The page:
|Title:||Multi-view, high-resolution face image analysis|
|Subject:||Human face recognition (Computer science)|
Hong Kong Polytechnic University -- Dissertations
|Department:||Department of Electronic and Information Engineering|
|Pages:||xv, 112 p. : col. ill. ; 30 cm.|
|Abstract:||With advances in digital photography, people can obtain large-scale and high-quality pictures more easily. How to understand this large-scale and high-quality information and how to make use of this information to recover distortions in other images are two fundamental and challenging problems in computer vision and image processing. In this thesis, we solve these problems for face images so that facial-image analysis and recognition can be performed more efficiently and accurately. In this thesis, we will mainly focus on the following three areas: face matching, and face verification/recognition, and color correction. Establishing correct correspondences between two faces with different viewpoints has played an important role in 3D face reconstruction and other computer-vision applications. Usually, face images are considered to lack sufficient distinctive features to track their geometry. Hence, existing methods have to rely on other man-made features such as structured lighting, special makeup, and markers. These active methods need specific devices to capture an object's structure. We investigate pore-scale facial features, which have many characteristics that make them suitable for matching face images under different variations. To alleviate the effect of changing skin conditions, a new framework is proposed as a trade-off between robustness and completeness. Based on this framework, a method adapted from scale-invariant feature transform (SIFT), namely pore-SIFT (PSIFT), is proposed, which is an automatic, passive approach for extracting distinctive pore-scale facial features for the reliable matching of uncalibrated face images.|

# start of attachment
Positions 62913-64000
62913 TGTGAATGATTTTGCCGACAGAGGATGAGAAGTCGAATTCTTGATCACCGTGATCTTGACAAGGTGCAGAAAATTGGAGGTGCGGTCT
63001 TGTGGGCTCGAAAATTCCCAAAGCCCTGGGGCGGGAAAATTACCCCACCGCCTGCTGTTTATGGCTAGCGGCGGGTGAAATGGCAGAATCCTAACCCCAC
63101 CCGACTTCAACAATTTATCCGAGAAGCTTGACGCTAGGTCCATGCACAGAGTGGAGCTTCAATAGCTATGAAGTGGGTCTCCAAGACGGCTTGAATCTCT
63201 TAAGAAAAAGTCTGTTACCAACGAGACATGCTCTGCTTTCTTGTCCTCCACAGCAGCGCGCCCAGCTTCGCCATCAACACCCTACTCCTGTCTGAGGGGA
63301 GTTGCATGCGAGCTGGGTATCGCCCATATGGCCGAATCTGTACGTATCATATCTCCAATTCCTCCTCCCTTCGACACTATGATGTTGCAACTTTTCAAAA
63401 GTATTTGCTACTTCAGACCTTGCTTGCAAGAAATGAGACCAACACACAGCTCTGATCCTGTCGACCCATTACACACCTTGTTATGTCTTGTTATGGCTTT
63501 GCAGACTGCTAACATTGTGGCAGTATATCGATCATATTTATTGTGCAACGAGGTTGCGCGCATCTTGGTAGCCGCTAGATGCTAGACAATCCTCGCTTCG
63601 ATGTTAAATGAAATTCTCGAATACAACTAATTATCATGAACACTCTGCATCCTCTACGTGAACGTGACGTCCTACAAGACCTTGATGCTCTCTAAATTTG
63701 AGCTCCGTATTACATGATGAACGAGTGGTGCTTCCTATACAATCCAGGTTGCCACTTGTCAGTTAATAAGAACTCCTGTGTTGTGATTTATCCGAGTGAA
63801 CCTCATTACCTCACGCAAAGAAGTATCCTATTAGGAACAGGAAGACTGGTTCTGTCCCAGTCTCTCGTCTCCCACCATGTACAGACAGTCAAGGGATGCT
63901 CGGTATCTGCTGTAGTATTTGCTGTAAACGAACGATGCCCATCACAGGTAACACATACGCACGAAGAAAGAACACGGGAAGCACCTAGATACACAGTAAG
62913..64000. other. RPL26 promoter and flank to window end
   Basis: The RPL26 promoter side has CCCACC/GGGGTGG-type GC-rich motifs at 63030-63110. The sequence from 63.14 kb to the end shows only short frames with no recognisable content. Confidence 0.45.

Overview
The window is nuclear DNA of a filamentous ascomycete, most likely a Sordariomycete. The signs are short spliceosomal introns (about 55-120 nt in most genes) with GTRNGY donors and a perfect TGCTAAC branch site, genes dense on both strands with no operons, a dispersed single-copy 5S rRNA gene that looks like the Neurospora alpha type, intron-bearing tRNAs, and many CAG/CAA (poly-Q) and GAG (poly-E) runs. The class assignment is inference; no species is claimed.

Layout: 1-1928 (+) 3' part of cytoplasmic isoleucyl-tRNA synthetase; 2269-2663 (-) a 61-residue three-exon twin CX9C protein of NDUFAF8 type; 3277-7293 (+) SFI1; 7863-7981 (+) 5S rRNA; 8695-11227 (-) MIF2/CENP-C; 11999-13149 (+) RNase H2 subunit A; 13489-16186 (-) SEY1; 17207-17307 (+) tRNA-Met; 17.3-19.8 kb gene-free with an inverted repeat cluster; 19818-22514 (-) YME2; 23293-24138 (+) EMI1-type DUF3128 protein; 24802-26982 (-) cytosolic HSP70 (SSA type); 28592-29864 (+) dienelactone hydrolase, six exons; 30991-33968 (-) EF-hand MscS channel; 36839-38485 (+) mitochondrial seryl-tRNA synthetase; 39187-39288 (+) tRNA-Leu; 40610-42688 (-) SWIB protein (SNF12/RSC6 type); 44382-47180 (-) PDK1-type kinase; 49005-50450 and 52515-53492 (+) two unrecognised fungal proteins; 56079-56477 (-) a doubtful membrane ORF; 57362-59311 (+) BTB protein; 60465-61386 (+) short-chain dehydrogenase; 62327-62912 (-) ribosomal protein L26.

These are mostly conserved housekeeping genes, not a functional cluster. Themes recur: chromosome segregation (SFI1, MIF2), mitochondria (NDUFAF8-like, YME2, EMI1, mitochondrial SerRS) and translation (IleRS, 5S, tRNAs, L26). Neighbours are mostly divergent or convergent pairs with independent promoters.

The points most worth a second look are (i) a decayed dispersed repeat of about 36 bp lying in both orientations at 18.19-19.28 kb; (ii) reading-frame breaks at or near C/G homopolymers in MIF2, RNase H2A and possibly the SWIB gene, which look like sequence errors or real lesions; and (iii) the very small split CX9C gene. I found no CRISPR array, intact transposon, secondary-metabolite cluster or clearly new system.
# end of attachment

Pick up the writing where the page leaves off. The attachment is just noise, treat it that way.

To improve the performance of face verification/recognition using high-resolution (HR) information and the robustness to misalignment, we propose an alignment-free and pose-invariant face-verification method using the HR information based on pore-scale facial features. Most current face-verification/recognition methods represent face images mainly based on the holistic or local facial features. This makes these methods rely heavily on face alignment, so their performances degrade severely under variations in expression and/or pose, especially with only one gallery per subject. In this thesis, we have proposed a new keypoint descriptor called pore-PCASIFT, which is adapted from PCA-SIFT and is used for the extraction of compact, distinctive pore-scale facial features. Furthermore, a more effective feature matching scheme is proposed for face verification. As one of the most fundamental processing tasks for image analysis and understanding, color correction has received significant attention in a wide range of research fields, such as image stitching, street-view maps, 3D reconstruction, and multi-view image processing. Although many different color-correction approaches have been proposed in the past decade, it is still an active and challenging topic due to the fact that the appearance of the same object differs greatly with variations in illumination, view-point, optics/sensor characteristics and the hardware processing employed by cameras. For facial images, skin color is important for face detection and recognition. We have devised a method that can handle the color correction of multiple photographs of the same landmark scene or face subject with robust image restoration simultaneously and automatically. We have proved that the local colors in a set of images of the same scene exhibit the low-rank property locally both before and after a color-correction operation. This property allows us to correct all kinds of errors in an image under a low-rank matrix model without requiring any particular priors or assumptions. All the proposed methods in this thesis have been evaluated and compared to existing state-of-the-art methods. Experimental results show that our algorithms can achieve convincing and consistent performances.
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